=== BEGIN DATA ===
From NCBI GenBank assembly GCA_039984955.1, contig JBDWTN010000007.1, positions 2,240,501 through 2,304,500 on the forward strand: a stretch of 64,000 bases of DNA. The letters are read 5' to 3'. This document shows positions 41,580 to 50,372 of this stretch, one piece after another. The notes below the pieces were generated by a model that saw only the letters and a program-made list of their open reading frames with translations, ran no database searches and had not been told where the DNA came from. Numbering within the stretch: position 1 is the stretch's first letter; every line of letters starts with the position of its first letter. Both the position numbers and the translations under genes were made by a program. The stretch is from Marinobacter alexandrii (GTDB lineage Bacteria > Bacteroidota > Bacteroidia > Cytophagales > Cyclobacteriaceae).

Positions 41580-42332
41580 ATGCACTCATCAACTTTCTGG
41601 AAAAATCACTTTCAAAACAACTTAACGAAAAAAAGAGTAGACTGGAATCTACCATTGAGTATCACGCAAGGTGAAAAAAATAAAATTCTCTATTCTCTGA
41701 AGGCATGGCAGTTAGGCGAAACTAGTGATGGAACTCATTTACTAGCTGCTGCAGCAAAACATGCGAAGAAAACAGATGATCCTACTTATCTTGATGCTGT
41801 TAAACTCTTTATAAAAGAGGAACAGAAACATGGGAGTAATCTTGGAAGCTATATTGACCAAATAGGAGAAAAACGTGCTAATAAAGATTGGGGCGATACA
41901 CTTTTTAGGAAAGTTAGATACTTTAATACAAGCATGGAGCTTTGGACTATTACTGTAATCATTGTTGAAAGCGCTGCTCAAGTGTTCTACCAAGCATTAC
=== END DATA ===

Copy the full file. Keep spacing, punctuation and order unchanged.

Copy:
From NCBI GenBank assembly GCA_039984955.1, contig JBDWTN010000007.1, positions 2,240,501 through 2,304,500 on the forward strand: a stretch of 64,000 bases of DNA. The letters are read 5' to 3'. This document shows positions 41,580 to 50,372 of this stretch, one piece after another. The notes below the pieces were generated by a model that saw only the letters and a program-made list of their open reading frames with translations, ran no database searches and had not been told where the DNA came from. Numbering within the stretch: position 1 is the stretch's first letter; every line of letters starts with the position of its first letter. Both the position numbers and the translations under genes were made by a program. The stretch is from Marinobacter alexandrii (GTDB lineage Bacteria > Bacteroidota > Bacteroidia > Cytophagales > Cyclobacteriaceae).

Positions 41580-42332
41580 ATGCACTCATCAACTTTCTGG
41601 AAAAATCACTTTCAAAACAACTTAACGAAAAAAAGAGTAGACTGGAATCTACCATTGAGTATCACGCAAGGTGAAAAAAATAAAATTCTCTATTCTCTGA
41701 AGGCATGGCAGTTAGGCGAAACTAGTGATGGAACTCATTTACTAGCTGCTGCAGCAAAACATGCGAAGAAAACAGATGATCCTACTTATCTTGATGCTGT
41801 TAAACTCTTTATAAAAGAGGAACAGAAACATGGGAGTAATCTTGGAAGCTATATTGACCAAATAGGAGAAAAACGTGCTAATAAAGATTGGGGCGATACA
41901 CTTTTTAGGAAAGTTAGATACTTTAATACAAGCATGGAGCTTTGGACTATTACTGTAATCATTGTTGAAAGCGCTGCTCAAGTGTTCTACCAAGCATTAC